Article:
Pete at Dragonchasers scales back the hype. Green Armadillo over at PvD expresses concerns about Rift’s still-under-wraps endgame. Syp thinks it may be time to cool it with all the access. From what I’ve seen so far, Rift is nice and polished, and I figured it’d make a very strong entry. Its Xfire and Raptr numbers over the Super Bowl weekend appear to predict just that. But how long will it stick around as a major player?
This is exactly the same trajectory Warhammer Online appeared to be on in the same position relative to its launch, and during its own highly successful beta. The game’s apparent success in that period masked deep problems in the progression, in server balance and in the endgame. After the launch the whole was shown to be a house of cards that fell apart at a touch. Over a million boxes sold in the first month or two, and now, a little over two years later, it’s going down to two servers – one more than Vanguard.
As GA points, out, Trion is keeping its endgame cloaked under the NDA of a “simultaneous alpha,” happening alongside the “closed” beta. Just like Mythic did with Warhammer. This may be because they want to hold some things back for launch, lest everyone have played the game out just as retail copies start to move. Or it may be – and the pessimist will suspect that it is – because there are still big issues. Veterans of Warhammer, remembering the hype and the amazingly fun beta, as well as the subsequent collapse, might be more apt to find themselves among the ranks of the pessimists.
Rift is a neat game, and I hope that those pessimists will prove to be wrong. And there’s reason to think they may be, since Trion has been nothing if not agile in responding to issues with substantial improvements to the game. Even if there are issues with the parts of the game that beta players have not yet seen, they’ve given us some reason to trust that they can be addressed quickly, before they become a blight on the majority of the populace, advancing at a slower pace than the hardcore.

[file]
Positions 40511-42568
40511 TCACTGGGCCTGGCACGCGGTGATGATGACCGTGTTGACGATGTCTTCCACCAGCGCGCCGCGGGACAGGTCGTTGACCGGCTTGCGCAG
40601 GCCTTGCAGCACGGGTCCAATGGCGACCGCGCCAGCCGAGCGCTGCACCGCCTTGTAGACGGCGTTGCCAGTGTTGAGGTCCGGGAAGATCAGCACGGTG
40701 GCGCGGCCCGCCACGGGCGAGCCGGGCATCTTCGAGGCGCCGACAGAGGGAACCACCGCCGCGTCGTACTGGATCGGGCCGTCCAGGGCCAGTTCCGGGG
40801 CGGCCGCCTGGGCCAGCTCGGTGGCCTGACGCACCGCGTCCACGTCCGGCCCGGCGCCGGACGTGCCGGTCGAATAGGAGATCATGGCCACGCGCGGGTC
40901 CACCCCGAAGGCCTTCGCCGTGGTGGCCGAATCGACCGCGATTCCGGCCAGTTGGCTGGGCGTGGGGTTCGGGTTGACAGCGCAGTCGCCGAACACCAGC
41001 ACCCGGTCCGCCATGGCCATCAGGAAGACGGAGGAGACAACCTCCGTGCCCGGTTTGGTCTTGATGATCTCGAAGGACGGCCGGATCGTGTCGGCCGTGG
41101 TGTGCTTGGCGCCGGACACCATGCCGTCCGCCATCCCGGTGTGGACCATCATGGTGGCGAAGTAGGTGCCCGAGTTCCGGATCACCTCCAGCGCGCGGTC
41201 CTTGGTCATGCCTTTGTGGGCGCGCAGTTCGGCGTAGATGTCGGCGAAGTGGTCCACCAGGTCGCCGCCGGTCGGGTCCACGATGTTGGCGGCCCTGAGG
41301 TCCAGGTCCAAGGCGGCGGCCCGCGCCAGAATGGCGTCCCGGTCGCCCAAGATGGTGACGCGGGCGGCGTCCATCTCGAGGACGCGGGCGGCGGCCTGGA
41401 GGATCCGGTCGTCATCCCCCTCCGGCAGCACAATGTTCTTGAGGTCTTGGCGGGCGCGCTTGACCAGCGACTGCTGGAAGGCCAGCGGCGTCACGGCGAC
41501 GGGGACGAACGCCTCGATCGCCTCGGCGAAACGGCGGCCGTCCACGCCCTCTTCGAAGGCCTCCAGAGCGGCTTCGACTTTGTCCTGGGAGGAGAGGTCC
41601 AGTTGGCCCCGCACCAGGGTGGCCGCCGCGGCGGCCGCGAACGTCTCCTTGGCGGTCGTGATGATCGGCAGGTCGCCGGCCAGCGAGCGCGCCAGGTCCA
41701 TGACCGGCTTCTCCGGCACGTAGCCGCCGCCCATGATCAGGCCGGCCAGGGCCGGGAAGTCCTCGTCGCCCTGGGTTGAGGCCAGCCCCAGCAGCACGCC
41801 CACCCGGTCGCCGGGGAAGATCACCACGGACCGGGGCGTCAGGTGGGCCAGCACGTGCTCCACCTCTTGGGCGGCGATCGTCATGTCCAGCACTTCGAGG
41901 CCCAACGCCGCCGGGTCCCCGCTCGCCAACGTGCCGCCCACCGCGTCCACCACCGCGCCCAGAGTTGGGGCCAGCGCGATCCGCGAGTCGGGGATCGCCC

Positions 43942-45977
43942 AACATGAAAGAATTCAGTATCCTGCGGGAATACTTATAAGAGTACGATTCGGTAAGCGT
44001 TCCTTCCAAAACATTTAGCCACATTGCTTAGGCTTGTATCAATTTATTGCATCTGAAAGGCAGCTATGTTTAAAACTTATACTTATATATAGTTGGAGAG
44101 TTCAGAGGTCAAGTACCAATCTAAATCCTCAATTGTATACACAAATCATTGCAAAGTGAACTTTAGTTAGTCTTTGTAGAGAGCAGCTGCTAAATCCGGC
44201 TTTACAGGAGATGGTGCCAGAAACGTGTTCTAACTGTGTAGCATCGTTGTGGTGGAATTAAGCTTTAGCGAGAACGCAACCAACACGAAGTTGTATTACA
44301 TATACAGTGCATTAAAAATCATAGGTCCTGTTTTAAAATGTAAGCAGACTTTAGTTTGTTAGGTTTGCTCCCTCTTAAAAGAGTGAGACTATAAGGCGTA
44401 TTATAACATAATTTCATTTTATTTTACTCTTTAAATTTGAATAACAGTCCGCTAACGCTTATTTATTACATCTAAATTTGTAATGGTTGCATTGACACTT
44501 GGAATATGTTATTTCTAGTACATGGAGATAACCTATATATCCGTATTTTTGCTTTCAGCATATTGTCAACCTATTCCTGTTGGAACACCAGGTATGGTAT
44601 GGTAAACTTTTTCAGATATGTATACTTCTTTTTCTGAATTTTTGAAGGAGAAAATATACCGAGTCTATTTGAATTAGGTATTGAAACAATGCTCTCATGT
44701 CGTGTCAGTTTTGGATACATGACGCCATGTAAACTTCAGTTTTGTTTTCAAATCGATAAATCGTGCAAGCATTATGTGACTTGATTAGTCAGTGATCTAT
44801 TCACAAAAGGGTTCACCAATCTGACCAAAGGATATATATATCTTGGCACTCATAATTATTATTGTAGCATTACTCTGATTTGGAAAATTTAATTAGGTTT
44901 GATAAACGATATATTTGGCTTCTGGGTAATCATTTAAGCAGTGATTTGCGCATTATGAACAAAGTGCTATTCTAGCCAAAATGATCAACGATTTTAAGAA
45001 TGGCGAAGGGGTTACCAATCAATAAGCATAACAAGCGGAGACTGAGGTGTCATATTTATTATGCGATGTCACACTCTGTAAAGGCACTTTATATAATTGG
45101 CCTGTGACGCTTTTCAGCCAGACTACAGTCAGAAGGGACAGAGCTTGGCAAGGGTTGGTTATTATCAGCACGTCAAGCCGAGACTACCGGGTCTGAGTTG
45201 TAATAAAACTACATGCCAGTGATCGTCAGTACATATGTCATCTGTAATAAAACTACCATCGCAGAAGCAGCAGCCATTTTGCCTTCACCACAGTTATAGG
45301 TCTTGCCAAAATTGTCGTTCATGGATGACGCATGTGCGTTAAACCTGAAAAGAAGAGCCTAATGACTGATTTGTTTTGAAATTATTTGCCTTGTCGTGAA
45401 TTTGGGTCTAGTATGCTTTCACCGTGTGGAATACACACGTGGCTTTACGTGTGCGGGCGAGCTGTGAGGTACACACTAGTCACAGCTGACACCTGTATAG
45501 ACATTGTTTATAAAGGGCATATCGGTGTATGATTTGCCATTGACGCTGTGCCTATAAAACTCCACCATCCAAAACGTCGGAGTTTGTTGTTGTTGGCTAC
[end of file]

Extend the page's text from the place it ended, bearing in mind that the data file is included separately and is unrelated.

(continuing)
For me, though, I have to think that Syp is right; Rift is teetering on the edge of overexposure, even aside from the fact that beta players may have already seen too much of what the game contains. I don’t say over-hype, because almost all of the buzz is coming out of the player community, rather than from some bombastic dude at Trion spouting nonsense about how awesome the game is. But some folks are starting to feel like the buzz is reaching unsustainable levels.
I fall into the latter camp, even though I didn’t get nearly as far as many did during the beta events. I reached level 12 in Beta 3, level 21 in Beta 4, and didn’t have the heart to play more than an hour or so in Beta 6. (Beta 5 was mid-week, which is just bad for my schedule.) I felt like it was a lot of fun, but also that I’d seen just about everything that the game had to offer. So I’m right where I was weeks ago: I won’t be buying Rift at launch, although I’m certainly not saying never.
If I had to predict, though… I think Rift is going to sell 750K copies, maybe even more if Trion manages server populations intelligently, as Mythic failed to do. Short queues are better than empty servers, and you have to plan for two or eight or sixteen months down the road, not just for now. And if the endgame doesn’t turn out to be a bucket of fail, and if 10% of the population (the most vocal 10%, naturally, as well as the fastest-moving,) doesn’t run dead out of content inside the first month. The real test will come in week 5, when the gratis 30 days runs out. Will folks keep subscribing after that first month? If they do, there’s a great chance they’ll stay and entrench themselves in the game for the long haul. If not, back to WoW they’ll go.